f-string formatting with only constant expressions?

I’m trying to learn Python from the book: “Fluent Python, 2nd Ed” by Luciano Ramalho.

Example 2-8. Unpacking nested tuples to access the longitude

metro_areas = [
    ('Tokyo', 'JP', 36.933, (35.689722, 139.691667)),  
    ('Delhi NCR', 'IN', 21.935, (28.613889, 77.208889)),
    ('Mexico City', 'MX', 20.142, (19.433333, -99.133333)),
    ('New York-Newark', 'US', 20.104, (40.808611, -74.020386)),
    ('São Paulo', 'BR', 19.649, (-23.547778, -46.635833)),
]

def main():
    print(f'{"":15} | {"latitude":>9} | {"longitude":>9}')
    for name, _, _, (lat, lon) in metro_areas:
        if lon <= 0:
            print(f'{name:15} | {lat:9.4f} | {lon:9.4f}')

if __name__ == '__main__':
    main()

Here in print(f'{"":15} | {"latitude":>9} | {"longitude":>9}') I can’t understand logic behind using {"":15}, {"latitude":>9, {"longitude":>9} part of the code. Can anyone can explain why the writer uses this in a print() function call?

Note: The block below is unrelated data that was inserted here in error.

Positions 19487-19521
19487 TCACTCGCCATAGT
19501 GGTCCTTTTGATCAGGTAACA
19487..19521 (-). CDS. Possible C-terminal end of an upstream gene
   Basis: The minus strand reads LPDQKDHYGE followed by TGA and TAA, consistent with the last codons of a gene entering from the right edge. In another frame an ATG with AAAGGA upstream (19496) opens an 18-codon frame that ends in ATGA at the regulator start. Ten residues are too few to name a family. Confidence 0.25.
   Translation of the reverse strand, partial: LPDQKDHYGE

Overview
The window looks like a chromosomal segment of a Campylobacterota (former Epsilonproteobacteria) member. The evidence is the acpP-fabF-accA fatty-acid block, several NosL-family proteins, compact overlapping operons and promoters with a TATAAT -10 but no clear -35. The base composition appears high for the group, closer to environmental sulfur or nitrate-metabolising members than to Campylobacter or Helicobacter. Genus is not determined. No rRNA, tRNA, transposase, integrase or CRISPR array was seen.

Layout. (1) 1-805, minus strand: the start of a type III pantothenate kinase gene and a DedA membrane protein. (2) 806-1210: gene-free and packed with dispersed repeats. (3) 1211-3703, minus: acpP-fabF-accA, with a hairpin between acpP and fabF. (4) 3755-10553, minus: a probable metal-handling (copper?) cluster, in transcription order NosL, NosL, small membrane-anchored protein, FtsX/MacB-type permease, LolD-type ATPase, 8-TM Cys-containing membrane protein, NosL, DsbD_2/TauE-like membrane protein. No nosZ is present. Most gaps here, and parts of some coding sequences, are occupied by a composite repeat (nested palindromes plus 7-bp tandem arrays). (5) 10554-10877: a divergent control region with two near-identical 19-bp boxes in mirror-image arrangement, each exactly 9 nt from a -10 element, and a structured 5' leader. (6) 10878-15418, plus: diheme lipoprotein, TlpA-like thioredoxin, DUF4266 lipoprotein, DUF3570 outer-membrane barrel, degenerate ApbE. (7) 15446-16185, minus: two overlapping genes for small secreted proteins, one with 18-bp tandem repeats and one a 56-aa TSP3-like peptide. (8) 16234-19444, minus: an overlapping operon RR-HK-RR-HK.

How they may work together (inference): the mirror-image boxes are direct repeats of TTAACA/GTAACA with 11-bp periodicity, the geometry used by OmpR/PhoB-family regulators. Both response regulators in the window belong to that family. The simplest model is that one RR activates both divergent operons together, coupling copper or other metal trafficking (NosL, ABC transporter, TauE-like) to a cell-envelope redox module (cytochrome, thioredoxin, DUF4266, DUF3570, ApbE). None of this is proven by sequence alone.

The output:

                |   lat.    |   lon.
Mexico City     |   19.4333 |  -99.1333
New York-Newark |   40.8086 |  -74.0204
São Paulo       |  -23.5478 |  -46.6358

Answer

The purpose is to print the table header with the same field widths as the actual table, so that they line up. Compare these lines:

print(f'{"":15} | {"latitude":>9} | {"longitude":>9}')
print(f'{name:15} | {lat:9.4f} | {lon:9.4f}')

Instead of variables (name, lat, lon), the author is passing literal strings ("", "latitude", "longitude") to the f-string format arguments instead. This is valid, because the part between {} can be any valid expression.

By using the same field widths (15, 9, 9) in both statements, the code ensures that the column headings have the same width as the actual table cells, so they are aligned in the output.